Referring still to FIG. 3, an example of the operation of the camera and tripod is as follows. If a camera user is composing a group picture including the camera user, the user issues a vocal "zoom in" command through microphone 25. The command is recognized by speech recognition system of the tripod 20, which relays the command through the connectors 15 and 35, (both in FIG. 2). The camera then operates the zoom lens, and finally the results of the issued command are visually verified through the graphical display 40.
Referring next to FIG. 4, there is shown the speech-recognition tripod 20 having movement control motors 45 for height adjustment for the camera 5. The motors 45 shown can be used to control rotation of the camera and height adjustment of the camera. It is to be understood that additional motors can also be added for alternate height adjustments or other movements.
An example of the utility of the height and rotational adjustment is as follows. For example, if a camera user is composing a group picture including the camera user and the camera user notices through graphical display 40 that a person's head is not in the picture, the user issues a "move up" command to the 10 camera through the microphone 25. The command is recognized by the speech recognition system of the tripod 20, the camera is moved upwardly by the tripod, and finally the new composition is reviewed on a real time basis through graphical display 40. The parameters of the motion of the camera could be preset in the camera, or included as part of the command word, such as "move up one foot", or "rotate 10 degrees", etc.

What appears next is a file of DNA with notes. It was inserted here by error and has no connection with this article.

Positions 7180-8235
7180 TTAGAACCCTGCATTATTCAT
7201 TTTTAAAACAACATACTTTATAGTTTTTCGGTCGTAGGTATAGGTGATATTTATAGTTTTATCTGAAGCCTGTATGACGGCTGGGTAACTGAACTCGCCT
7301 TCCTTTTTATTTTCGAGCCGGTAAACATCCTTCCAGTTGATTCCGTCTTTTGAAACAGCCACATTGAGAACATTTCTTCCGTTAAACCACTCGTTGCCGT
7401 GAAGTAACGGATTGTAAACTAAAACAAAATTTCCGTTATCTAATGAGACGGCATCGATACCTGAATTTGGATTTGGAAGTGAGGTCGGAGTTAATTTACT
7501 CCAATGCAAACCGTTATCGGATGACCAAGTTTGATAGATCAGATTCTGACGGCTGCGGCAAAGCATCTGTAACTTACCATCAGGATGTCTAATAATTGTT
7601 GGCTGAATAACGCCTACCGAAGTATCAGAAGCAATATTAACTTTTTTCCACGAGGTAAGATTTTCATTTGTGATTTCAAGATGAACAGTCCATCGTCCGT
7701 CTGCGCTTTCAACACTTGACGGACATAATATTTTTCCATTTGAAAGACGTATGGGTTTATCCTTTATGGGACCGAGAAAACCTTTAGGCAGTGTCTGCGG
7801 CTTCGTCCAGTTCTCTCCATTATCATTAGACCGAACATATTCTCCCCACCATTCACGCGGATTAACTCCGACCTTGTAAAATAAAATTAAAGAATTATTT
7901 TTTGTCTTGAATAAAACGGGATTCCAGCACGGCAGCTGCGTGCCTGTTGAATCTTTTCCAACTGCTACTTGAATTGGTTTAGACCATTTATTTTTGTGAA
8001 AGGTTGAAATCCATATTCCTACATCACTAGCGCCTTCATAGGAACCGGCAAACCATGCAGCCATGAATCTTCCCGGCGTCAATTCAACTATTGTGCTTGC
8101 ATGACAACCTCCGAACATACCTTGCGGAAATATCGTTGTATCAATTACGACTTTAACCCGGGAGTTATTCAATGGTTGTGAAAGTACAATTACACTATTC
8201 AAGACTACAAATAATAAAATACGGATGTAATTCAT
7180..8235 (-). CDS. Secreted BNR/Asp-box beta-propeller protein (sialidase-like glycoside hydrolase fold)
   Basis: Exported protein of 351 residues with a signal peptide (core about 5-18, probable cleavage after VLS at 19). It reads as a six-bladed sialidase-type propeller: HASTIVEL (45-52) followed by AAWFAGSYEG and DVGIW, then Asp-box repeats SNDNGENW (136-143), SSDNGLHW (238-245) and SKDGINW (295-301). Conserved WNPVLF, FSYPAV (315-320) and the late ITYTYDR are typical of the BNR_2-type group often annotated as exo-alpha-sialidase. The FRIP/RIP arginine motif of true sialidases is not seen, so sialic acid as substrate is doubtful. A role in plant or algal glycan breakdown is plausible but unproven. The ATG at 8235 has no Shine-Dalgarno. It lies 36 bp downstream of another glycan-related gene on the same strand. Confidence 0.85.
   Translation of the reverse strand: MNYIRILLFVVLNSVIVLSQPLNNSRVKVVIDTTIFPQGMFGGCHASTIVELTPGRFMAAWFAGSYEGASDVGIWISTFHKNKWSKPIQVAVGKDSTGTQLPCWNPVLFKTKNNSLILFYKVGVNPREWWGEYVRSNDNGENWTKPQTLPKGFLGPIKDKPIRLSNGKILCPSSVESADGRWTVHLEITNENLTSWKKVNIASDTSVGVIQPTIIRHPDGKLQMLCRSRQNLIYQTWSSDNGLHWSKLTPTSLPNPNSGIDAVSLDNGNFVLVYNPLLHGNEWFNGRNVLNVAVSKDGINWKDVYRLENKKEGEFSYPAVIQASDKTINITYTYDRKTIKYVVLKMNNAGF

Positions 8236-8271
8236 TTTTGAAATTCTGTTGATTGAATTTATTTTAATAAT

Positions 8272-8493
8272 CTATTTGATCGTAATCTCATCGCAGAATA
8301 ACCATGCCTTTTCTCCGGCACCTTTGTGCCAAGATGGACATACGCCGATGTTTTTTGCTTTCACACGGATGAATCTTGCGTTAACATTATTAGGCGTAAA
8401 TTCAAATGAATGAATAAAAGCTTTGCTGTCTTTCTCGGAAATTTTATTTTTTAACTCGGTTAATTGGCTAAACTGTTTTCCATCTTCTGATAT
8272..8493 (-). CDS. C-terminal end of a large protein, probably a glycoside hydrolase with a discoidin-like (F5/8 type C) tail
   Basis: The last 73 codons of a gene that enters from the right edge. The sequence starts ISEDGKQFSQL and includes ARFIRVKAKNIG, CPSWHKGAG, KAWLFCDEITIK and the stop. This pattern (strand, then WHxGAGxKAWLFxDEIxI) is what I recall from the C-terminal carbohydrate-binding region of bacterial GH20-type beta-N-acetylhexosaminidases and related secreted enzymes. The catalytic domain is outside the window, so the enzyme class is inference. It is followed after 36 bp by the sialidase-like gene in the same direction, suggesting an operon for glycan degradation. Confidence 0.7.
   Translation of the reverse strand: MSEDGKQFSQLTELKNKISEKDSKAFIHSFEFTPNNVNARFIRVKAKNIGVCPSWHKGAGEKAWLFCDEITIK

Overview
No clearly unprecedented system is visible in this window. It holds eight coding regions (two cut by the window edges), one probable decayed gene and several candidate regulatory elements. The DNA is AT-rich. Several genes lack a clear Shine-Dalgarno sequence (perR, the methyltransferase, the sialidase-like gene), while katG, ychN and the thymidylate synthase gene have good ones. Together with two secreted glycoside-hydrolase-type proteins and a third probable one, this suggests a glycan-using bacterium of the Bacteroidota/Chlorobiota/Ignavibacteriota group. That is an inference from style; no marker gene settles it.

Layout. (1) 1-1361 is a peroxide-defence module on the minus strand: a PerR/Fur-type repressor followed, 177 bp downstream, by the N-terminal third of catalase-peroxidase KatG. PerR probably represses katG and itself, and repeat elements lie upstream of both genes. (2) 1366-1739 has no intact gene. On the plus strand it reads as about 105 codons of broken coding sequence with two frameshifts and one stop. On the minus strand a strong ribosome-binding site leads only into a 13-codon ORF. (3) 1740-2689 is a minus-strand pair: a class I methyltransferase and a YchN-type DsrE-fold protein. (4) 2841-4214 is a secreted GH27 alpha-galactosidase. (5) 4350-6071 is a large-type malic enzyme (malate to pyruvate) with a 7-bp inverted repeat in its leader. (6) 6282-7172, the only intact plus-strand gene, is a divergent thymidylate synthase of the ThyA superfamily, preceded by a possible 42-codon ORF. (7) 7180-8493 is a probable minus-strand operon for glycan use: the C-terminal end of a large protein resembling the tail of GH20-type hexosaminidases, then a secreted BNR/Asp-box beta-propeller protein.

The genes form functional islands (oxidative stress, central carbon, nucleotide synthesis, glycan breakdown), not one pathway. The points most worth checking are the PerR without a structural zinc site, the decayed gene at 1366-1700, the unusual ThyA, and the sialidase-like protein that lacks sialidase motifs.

FIG. 5 is a block diagram of the voice recognition system 50 of the tripod 20 of the present invention. The user inputs voice commands into the microphone 25, the voice is amplified by the amplifier 55, and a tripod microcontroller 60 recognizes the voice command. A microcontroller such as a Sensory RSC-164 chip can be used for this function, and the speech recognition could operate such as is disclosed in U.S. Pat. No. 4,951,079 by Hoshino et. al. Digital memory 50 is electrically connected to the microcontroller 60 for permitting storage of a plurality of commands that the microcontroller 60 may encounter. If a motion-related command is issued a control signal is sent from the tripod microcontroller 60 to the appropriate motor 45. If a camera-related command is issued then control signals are sent by the tripod microcontroller 60 to the camera through the external control connector 15, and the mating tripod connector 35.